What is the single greatest reason America is so wealthy? According to the analysts at Stratfor, it is because of a river.

They have to be joking, right?

What about America’s vast gold resources? What about its mountains of coal? America is the world’s third-largest oil producer—surely that is why. Then there is America’s temperate climate and fertile soils that traditionally make it the world’s breadbasket. And don’t forget America’s human capital, Yankee ingenuity, and Protestant work ethic. Surely these factors are cumulatively more important than a river.

Not according to one of America’s premier think tanks. Many countries have large natural resources and hospitable climates, but don’t even come close to having America’s wealth. What sets America apart from the rest of the world is the Mississippi River basin. It is what makes exploiting America’s resources economically possible.

But now, due to the worst drought since the 1950s, the Mississippi may be about to go dry.

In Memphis and Vicksburg, the shrinking river is obvious: slower river, exposed river banks, and more sandbars. The water is down more than 13 and 20 feet in each city respectively. The Mississippi on average is about 13 feet below normal—and a whopping 55 feet below where it was at this time last year. On some stretches, the water level is perilously low. On July 17 it was reported that a 100-mile stretch of the Platte River in Nebraska, had dried up.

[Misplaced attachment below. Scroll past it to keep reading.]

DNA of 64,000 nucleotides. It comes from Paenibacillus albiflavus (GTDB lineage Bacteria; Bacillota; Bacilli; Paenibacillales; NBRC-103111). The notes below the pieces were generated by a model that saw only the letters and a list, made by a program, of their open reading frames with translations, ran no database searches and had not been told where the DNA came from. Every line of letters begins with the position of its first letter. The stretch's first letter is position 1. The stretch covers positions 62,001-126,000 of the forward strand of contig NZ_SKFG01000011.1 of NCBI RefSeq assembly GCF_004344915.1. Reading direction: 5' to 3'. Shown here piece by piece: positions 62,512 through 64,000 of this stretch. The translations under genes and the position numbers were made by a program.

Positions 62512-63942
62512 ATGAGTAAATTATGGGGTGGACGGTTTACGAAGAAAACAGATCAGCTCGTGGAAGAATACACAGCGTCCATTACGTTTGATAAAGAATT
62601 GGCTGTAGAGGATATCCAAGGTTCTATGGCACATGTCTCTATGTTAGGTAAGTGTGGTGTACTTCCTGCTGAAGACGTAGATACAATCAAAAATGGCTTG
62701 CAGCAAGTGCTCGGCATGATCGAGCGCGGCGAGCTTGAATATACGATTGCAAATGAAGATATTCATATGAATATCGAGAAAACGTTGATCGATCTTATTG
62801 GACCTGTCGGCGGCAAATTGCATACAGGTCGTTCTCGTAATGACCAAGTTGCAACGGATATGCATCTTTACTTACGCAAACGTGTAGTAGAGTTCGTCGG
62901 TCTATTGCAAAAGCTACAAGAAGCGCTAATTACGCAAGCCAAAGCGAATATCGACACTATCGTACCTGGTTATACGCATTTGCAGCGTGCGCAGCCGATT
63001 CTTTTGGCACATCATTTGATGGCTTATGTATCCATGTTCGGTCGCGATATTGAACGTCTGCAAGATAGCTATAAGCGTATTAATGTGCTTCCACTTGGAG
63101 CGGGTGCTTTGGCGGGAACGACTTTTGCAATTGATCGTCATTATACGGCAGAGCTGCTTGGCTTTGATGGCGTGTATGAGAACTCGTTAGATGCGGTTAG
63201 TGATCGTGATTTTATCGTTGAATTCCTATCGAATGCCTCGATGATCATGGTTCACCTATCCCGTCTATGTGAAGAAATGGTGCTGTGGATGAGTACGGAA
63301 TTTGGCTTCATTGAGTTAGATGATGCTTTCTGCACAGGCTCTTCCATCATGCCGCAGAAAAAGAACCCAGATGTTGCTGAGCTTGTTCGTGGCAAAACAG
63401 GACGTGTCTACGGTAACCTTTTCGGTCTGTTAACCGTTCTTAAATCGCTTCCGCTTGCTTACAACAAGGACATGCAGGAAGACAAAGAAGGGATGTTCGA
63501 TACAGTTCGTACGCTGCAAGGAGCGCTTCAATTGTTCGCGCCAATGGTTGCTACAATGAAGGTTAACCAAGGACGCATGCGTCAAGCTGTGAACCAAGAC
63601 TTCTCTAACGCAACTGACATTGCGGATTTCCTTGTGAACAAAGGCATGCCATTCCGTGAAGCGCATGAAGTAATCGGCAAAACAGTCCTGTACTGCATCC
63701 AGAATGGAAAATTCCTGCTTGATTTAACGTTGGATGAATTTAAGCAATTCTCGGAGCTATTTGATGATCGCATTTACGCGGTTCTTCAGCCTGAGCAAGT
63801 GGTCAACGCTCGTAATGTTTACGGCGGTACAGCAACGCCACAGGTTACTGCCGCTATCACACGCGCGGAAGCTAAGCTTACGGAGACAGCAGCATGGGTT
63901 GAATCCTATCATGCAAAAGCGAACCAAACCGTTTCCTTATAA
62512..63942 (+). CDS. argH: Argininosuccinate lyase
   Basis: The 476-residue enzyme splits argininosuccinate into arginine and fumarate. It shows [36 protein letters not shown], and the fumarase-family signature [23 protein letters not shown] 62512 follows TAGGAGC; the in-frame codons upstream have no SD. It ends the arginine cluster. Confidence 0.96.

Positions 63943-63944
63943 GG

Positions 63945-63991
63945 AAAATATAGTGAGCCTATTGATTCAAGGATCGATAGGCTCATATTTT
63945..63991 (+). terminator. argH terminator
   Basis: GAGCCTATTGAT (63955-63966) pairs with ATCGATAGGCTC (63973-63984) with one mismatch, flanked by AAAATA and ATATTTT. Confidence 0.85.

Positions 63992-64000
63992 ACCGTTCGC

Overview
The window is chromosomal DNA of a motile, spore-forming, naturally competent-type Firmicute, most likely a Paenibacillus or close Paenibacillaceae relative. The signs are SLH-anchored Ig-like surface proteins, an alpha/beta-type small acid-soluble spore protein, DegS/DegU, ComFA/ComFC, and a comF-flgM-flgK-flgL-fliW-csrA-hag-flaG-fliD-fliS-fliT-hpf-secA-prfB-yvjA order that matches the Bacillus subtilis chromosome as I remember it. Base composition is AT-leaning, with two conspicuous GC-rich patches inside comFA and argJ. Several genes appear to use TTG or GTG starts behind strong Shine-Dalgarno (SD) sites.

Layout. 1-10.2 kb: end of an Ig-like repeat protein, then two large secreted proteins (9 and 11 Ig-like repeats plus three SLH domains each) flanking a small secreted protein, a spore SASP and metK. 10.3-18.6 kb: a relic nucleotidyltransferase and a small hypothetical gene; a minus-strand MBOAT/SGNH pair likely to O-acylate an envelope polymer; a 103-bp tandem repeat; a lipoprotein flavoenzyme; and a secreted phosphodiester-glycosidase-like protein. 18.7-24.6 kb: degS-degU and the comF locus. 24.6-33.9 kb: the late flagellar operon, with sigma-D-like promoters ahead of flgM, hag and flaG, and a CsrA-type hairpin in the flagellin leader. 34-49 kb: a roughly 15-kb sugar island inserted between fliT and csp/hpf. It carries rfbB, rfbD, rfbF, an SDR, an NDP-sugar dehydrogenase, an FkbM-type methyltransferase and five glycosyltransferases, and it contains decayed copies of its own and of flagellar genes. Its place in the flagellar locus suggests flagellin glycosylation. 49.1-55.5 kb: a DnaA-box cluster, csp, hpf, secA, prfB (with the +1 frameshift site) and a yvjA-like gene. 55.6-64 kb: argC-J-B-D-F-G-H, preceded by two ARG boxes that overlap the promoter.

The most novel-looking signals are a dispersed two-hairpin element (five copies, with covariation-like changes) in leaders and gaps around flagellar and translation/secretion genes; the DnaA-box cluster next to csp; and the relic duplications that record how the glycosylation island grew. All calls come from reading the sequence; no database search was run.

In fact, water levels are now so low that barge operators are no longer able to operate at full capacity and have to shed both weight and number of towed barges.

For each one-inch loss of water, the standard barge must unload 17 tons of cargo—that is a loss of 204 tons, per barge, for every one-foot loss. A typical tow on the upper Mississippi river may have 15 barges. A one-foot loss of water translates into a loss of 3,000 tons of capacity. Tows on the lower Mississippi River may have up to 45 barges, resulting in a loss of capacity of over 9,000 tons. Tom Allegretti, president of the American Waterways Operators, reports that it would take 130 semitrucks or 570 rail cars to haul the freight unloaded by one large barge grouping under those conditions—almost 600 rail cars just to make up for the loss of one string of barges! There are thousands and thousands of barge strings that ply the Mississippi each year. The shutdown of the Mississippi would be an absolute catastrophe!